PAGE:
'O Annabelle!': Hydrangeas are rich with contemplative cues
The Annabelle hydrangea in my front yard is a stunner! It has grown there for more than 30 years, and when it blooms its 8-inch wide puffs of white flowers, it stops traffic with its gorgeous display. There is a second stand of Annabelle in the backyard, equally impressive. It grows in a 20-foot long, brick-framed raised bed, between a cement path and stockade fence.
Its botanical name is "Hydrangea arborescens" but "Annabelle," as it's more commonly known, is a smooth or wild hydrangea. It's also sometimes endearingly called "sheep flower," because its floral display can look much like sheep on a hillside.
These deciduous shrubs grow about 3 to 5 feet tall and turn a lovely honey-gold in autumn. Their massive flower heads, with an incredibly long blooming period, can be left on the stalk for a striking winter display; they are especially lovely in the frost, when they look like sparkling lace.
The symbology of the hydrangea can vary wildly between cultures, but the Christian symbolism of the white hydrangea is purity, grace and -- not surprisingly -- abundance, because it is rich in both flowers and roots.
This shrub is a lovely addition to a shade garden, and in a prayer garden its visual characteristics offer many opportunities for spiritual reflection -- such as in how its roots persevere or how (no matter how limited the space) it will always push to go beyond where it is planted.
Annabelle hydrangeas spread slowly but persistently by a shallow root system that grows near the surface, incrementally expanding into the garden and utterly ignoring any means of confinement. The stand in my backyard regularly creeps between the brickwork and, if not attended to, will push apart the wall, blocking the path with new growth.
The shrub also helps us to see how dependent we are upon our Lord; Hydrangeas ("hydra," for water) easily wilt, but with a good soaking will quickly recover. We too can wilt with the demanding heat of our life as Christians, and we rely heavily on God's rain of mercy to refresh us, to keep us alive, vital and prospering. We are also renewed by holy water, reminding us of the cross and endurance.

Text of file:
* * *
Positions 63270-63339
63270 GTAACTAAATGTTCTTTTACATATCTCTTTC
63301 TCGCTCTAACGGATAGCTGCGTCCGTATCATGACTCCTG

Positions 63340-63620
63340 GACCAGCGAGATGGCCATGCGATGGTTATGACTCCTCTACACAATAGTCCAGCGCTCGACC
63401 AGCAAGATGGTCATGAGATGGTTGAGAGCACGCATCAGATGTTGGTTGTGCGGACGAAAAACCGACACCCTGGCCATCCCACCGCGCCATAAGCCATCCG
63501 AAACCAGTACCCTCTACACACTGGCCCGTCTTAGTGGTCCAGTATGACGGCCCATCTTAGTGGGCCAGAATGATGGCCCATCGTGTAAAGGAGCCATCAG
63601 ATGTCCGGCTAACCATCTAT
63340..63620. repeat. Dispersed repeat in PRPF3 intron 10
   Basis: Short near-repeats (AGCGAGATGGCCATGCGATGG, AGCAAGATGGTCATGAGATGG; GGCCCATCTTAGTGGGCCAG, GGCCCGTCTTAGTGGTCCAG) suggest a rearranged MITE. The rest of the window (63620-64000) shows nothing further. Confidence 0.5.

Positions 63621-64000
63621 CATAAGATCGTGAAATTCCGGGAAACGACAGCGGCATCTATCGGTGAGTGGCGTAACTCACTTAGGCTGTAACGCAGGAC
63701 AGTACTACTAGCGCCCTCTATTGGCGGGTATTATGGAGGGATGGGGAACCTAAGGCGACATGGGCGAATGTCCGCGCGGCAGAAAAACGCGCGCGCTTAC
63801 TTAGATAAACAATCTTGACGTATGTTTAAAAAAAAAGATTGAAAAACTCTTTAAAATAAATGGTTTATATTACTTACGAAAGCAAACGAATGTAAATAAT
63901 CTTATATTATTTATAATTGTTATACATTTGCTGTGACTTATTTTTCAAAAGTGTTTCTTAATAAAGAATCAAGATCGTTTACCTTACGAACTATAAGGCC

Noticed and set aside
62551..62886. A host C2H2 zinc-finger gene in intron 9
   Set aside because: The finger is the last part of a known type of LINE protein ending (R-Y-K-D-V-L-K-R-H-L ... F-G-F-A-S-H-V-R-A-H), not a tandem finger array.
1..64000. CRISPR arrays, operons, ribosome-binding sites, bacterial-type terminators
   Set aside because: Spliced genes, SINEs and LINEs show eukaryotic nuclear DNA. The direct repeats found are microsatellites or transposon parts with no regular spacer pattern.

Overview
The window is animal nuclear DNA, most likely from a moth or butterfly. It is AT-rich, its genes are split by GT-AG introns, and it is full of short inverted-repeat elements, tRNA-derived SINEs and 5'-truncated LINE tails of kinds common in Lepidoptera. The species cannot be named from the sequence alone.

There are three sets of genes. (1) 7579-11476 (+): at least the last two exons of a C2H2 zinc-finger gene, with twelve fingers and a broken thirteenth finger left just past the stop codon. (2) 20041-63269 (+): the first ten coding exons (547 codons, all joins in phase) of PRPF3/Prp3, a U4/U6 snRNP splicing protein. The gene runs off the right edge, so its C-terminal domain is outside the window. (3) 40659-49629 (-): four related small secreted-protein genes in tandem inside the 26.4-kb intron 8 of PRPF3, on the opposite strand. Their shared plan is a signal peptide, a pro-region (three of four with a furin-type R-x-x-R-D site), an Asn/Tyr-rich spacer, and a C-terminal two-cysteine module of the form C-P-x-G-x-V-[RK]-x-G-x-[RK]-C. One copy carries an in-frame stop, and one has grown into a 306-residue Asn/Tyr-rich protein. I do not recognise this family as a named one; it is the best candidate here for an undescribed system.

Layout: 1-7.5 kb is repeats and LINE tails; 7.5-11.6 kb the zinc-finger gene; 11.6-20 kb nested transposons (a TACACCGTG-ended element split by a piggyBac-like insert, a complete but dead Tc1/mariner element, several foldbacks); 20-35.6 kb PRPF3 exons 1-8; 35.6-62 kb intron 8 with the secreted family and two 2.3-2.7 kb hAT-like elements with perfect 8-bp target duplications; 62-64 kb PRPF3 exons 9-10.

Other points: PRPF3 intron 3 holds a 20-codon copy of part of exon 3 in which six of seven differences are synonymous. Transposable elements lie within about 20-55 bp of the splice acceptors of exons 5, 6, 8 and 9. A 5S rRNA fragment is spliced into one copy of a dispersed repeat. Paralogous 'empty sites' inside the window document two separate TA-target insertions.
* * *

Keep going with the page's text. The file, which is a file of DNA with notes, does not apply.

Every year this hydrangea requires severe pruning to the ground, flowering even more gloriously on newly regenerated stems. Isn't that true for the times we too get severely pruned back? When the Lord wants us to grow vigorously in our journey with him, we are often first brought low.
A hydrangea's sturdy stems, grown strong with proper care, will manage to hold its massive flowers high throughout the most formidable of winters. How encouraging their form is when covered with snow, reminding us that we can stand fast, undaunted by the demands of buffeting storms and heavy burdens of our own personal winters.
Societally, many of us live and grow in restrictive environments, trying to push through walls -- some created by Our Lord to lend support, but others meant to hold us back. Once through, like the Annabelle in my backyard, we can end up unproductive, though, and on barren ground. We may even unintentionally block the progress of others with our uninhibited enthusiasm to "go beyond" the structures of the catechism or the church. The plant gives us so many lessons to ponder.
As Christians, we too can be as abundant as the Annabelle -- propagating the faith slowly and steadily, evangelizing where we are planted and reflecting our Lord's plan by being all we are meant to be. When we are fully ourselves and steadily growing in our faith, accepting the pruning so as to flourish more abundantly, others will stop and wonder at the glory of God revealed by our lives.
- Margaret Rose Realy is a Benedictine Oblate and the author of "A Garden Catechism: 100 Plants in Christian Tradition and How to Grow Them" (OSV, 2022).